"Hello Siri?"

IoT Smart-Locks: Apple HomeKit & Schlage Sense-lessness (or how to spend $2000 on a deadbolt)


The goal

  • Upgrade home-office security and take the opportunity to join the Star Trek generation of smart-home IoT.

Exec summary

  • Describe my experience installing and configuring a couple of Schlage Sense smart-locks and configuring them to connect to a couple of Apple TVs as their HomeKit hubs.
  • Examine the pro’s and con’s of smart-home devices: their features are compelling when they work, but IoT remains a bleeding-edge, artful science.

Take home

Both Schlage and Apple’s hardware and software engineering are amazing, but their documentation and support delivery leave a lot to be desired. Do not attempt this yourself unless you’ve got a few spare hours (per lock) and are ready for a serious technical challenge. Auto-lock is convenient, but convenient smartphone unlocking will require a bit more human re-training and forethought before it threatens to replace keys or punch-codes.

Captain Picard Face Palm

This seemingly simple task became quite a comedy of technical errors and quickly devolved into many (at least eight) hours of self-support including:

  • multiple firmware updates
  • multiple hardware resets
  • incompatibilities, updates, and fickle, shifting support promises from Apple TV 3rd/4th generation & tvOS/iOS10 version
  • getting literally locked out in the cold — thankfully had thought to put the backup hardware (old-school) key in my pocket
  • finally, a Disney-finish where I can say:

"Hey, Siri, lock the house"
"Hey, Siri, unlock my office"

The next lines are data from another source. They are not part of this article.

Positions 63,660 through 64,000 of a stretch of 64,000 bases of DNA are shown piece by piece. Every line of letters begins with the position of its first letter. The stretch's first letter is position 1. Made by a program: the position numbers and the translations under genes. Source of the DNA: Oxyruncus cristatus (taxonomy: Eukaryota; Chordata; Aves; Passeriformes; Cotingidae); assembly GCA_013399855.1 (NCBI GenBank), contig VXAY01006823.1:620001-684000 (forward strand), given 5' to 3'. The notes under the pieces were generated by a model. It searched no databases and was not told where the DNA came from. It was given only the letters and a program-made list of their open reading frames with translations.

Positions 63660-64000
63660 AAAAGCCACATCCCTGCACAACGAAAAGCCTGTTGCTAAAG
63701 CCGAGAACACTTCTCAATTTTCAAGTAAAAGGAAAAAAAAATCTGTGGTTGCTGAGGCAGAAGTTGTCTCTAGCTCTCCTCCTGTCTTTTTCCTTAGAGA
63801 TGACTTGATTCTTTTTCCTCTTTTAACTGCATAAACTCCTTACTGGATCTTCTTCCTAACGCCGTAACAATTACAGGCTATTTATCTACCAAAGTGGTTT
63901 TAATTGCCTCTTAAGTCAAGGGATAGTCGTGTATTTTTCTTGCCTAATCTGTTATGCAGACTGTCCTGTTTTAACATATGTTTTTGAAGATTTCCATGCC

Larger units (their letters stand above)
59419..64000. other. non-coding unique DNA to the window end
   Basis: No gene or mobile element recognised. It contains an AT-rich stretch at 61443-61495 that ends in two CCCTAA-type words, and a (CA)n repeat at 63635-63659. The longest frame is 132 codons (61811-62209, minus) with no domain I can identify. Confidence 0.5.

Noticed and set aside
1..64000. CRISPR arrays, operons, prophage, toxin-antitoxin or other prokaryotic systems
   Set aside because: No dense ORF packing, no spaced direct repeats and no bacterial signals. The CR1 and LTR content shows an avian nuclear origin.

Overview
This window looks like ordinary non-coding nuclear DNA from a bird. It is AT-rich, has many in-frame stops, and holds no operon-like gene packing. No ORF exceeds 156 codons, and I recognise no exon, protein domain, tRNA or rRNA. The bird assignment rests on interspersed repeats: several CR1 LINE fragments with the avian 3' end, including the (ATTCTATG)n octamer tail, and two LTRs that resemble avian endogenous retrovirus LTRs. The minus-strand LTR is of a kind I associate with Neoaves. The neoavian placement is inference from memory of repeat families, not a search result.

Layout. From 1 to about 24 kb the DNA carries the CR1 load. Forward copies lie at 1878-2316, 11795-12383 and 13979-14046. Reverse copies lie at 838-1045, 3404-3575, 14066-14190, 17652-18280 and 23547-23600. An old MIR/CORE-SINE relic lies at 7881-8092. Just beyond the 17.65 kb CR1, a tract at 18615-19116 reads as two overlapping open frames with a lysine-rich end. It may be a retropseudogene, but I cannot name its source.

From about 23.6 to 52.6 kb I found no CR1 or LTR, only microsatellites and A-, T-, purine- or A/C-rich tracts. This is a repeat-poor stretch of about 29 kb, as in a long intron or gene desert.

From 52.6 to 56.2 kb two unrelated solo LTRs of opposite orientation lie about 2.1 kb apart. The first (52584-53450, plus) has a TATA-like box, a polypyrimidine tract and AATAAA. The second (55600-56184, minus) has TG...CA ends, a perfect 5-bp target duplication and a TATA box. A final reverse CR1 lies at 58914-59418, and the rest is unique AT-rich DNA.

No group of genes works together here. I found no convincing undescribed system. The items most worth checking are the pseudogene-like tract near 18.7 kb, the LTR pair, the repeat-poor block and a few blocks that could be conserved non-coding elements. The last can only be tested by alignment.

and it ‘just works’ (once I unlock my iPhone 6 with Touch ID, most of the time — if my Apple TVs are feeling cooperative).

Apple HomeKit logo


If you are the least bit clumsy, do not attempt to unlock your house without either a hands-free Bluetooth headset or an impact-resistant case. You will drop your phone while fumbling for your virtual keys, carrying groceries, etc.


Of course, if you’re a real geek like me, you’ll use a Bluetooth Star Trek communicator to direct Siri to unlock the door. Soon, she may even respond in the official Starfleet LCARS voice.

Want your house to smarten up? Here’s how:

  1. First, you need an excuse to spend all that cash, so entice someone into a ‘B & E’ on your garage to steal a few things you care about like your:
  • ludicrously-expensive lawn-tennis shoes
  • nearly irreplaceable Fender Jazz custom-fretless bass guitar
  • favourite new pre-amp, important backup hard-drives, favourite kid’s RC car, etc.
  1. Take careful note that your insurance deductible and the increased cost of losing your claims-free discount are probably about the same amount as the replacement value of the goods that were stolen.